In thermodynamics, where it all started, entropy is a measure of the uniformity of energy distribution within a system - higher entropy means more uniform distribution. John von Neumann is reckoned to have told Claude Shannon to name his measure of uncertainty in information theory 'entropy' because (among other things) 'nobody really knows what entropy is, so in a debate you will always have the advantage'.
'An everyday example of entropy can be seen in mixing salt and pepper in a bag. Separate clusters of salt and pepper will tend to progress to a mixture if the bag is shaken. Furthermore, this process is thermodynamically irreversible. The separation of the mixture into separate salt and pepper clusters via the random process of shaking is statistically improbable and practically impossible because the mixture has higher entropy.' - WikipediaThis highlights another key part to our understanding of entropy - a closed system will increase in entropy both inevitably and irreversibly. We can see this in cosmological entropy, which argues that our universe is a closed system, and will thus reach a state of maximum entropy where all energy is evenly distributed and (consequently) all parts of the universe will be the same temperature. It's a theory that doesn't bode well for us in the (very) long run.
For me, when I hear the word entropy, I don't perceive a unit of measure - I perceive the irrevocable march toward homogeneity. Keeping heterogeneous things that are in contact from becoming homogenous takes a lot of effort. We see global systems become more alike as they come into contact, loss of biodiversity, loss of cultural diversity, loss of political diversity, loss of economic diversity, and loss of the protections that come with diversity. There's not much to be done about it either - as we go global, as our culture becomes a single closed system, rising entropy is inevitable. We see our attempts to keep our heterogeneity alive taking a lot of energy, and generally failing.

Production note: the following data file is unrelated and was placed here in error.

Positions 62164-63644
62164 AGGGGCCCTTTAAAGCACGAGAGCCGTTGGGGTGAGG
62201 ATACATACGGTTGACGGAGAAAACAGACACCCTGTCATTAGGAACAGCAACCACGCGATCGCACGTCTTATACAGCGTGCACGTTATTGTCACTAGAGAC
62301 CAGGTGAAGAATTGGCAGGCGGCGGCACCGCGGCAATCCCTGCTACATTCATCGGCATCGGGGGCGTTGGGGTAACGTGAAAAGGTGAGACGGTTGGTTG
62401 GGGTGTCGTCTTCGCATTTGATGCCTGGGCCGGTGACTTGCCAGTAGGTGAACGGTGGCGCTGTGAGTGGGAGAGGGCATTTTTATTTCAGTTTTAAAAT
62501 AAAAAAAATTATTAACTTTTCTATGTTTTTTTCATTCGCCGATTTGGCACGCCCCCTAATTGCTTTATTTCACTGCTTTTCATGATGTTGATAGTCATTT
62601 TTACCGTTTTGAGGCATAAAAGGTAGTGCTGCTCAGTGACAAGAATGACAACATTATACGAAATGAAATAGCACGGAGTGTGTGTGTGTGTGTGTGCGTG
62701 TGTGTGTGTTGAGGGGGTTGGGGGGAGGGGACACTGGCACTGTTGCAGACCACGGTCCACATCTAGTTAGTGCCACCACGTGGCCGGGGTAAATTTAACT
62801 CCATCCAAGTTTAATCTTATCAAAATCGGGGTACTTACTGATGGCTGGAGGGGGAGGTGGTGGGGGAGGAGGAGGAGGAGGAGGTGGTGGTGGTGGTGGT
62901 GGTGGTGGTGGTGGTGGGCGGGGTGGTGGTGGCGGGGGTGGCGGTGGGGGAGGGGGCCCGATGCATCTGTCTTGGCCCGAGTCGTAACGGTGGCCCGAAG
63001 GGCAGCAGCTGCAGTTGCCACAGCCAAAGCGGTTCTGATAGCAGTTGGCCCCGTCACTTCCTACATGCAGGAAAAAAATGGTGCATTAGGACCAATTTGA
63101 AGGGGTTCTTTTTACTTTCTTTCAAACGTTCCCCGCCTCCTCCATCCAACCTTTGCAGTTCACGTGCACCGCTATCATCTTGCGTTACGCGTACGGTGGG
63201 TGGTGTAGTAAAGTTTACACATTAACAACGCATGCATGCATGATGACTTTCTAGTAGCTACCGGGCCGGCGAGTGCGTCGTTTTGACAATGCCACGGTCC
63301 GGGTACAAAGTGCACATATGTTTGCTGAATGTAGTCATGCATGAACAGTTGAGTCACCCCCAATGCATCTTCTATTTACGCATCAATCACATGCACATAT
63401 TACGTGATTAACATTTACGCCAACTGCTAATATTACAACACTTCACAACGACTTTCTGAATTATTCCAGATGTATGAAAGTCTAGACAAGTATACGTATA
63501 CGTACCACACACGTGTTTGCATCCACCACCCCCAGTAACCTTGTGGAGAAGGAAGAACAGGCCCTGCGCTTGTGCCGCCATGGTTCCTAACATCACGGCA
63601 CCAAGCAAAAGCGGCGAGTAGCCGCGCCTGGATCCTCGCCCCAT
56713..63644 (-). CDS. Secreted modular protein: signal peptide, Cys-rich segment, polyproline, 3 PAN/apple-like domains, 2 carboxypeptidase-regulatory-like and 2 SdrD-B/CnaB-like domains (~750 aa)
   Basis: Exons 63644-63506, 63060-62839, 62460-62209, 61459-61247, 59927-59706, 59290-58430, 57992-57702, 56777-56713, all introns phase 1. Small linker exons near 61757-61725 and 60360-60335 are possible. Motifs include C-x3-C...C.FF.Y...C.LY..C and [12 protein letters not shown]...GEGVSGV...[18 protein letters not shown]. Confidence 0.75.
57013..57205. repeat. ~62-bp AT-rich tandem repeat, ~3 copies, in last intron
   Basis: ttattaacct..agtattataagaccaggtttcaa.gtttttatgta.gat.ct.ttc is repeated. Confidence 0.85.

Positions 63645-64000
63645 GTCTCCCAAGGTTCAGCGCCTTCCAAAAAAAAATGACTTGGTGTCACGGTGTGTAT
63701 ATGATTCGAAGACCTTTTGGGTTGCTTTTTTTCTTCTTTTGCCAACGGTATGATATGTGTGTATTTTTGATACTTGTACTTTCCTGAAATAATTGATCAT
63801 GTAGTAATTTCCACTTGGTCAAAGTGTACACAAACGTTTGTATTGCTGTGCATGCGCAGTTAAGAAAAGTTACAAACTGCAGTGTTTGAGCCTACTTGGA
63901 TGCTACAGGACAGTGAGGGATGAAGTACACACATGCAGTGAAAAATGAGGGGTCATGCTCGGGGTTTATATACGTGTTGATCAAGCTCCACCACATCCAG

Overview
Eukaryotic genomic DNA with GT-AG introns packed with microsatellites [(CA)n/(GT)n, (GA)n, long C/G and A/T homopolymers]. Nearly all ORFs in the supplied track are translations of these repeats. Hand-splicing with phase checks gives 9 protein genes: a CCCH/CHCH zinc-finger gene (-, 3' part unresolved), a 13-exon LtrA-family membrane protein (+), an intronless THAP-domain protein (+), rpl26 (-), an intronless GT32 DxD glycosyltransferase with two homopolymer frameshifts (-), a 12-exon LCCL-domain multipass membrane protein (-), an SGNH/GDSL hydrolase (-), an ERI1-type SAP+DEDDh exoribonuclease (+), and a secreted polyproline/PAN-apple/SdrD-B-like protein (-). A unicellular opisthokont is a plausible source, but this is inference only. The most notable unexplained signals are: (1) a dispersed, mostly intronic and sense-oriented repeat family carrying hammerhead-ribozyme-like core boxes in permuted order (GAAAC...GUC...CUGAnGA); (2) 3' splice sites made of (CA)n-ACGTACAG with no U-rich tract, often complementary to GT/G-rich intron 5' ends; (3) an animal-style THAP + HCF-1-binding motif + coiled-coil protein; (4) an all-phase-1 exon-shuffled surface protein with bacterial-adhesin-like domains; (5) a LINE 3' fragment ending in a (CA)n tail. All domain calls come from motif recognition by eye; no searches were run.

In light of this, we might observe three options:
- Get some negative entropy - find some new cultures
- Start embracing entropy - hooray for homogenisation!
- Create closed systems - don't put salt and pepper in the same bag
Point 1 only delays the inevitable. It is highly interesting that elements of both point 2 and point 3 are generally championed as solutions to the problems we face today. Is retaining some heterogeneity while allowing some homogenisation the right approach? Can it be possible to maintain both heterogenous and homogenous elements in a closed system? What is the right combination and how do we control it? According to the laws of entropy, it would appear that we can neither stop nor reverse homogenisation. Of course seeing our world as a closed system is short sighted: it is part of our solar system, which is itself part of our galaxy, and our universe. We get energy exogenously from the sun, and all life ultimately uses this source of energy to endogenously maintain diversity - to swim against the relentless tide of rising entropy. From this perspective we apparently have great potential to choose between homogeneity and heterogeneity. The trap, however, is that whenever our attention wavers, the tide sweeps us a little further toward homogeneity, and the way back may never appear. We must fight perpetually for heterogeneity if we want it. Once we perceive diversity, it is at permanent risk of fading away.
The term 'political entropy' is interesting: